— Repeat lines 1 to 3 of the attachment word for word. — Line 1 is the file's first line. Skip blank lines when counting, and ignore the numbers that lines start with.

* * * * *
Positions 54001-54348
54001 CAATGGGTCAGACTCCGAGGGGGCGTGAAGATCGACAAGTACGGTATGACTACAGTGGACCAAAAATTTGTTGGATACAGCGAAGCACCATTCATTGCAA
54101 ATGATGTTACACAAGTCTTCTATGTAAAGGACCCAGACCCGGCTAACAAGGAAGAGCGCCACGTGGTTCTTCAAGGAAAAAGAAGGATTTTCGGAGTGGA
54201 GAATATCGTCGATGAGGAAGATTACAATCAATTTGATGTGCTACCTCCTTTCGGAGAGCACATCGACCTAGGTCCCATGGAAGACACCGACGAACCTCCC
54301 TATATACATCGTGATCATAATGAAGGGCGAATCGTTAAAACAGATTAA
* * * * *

Positions 54001-54348
54001 CAATGGGTCAGACTCCGAGGGGGCGTGAAGATCGACAAGTACGGTATGACTACAGTGGACCAAAAATTTGTTGGATACAGCGAAGCACCATTCATTGCAA
54101 ATGATGTTACACAAGTCTTCTATGTAAAGGACCCAGACCCGGCTAACAAGGAAGAGCGCCACGTGGTTCTTCAAGGAAAAAGAAGGATTTTCGGAGTGGA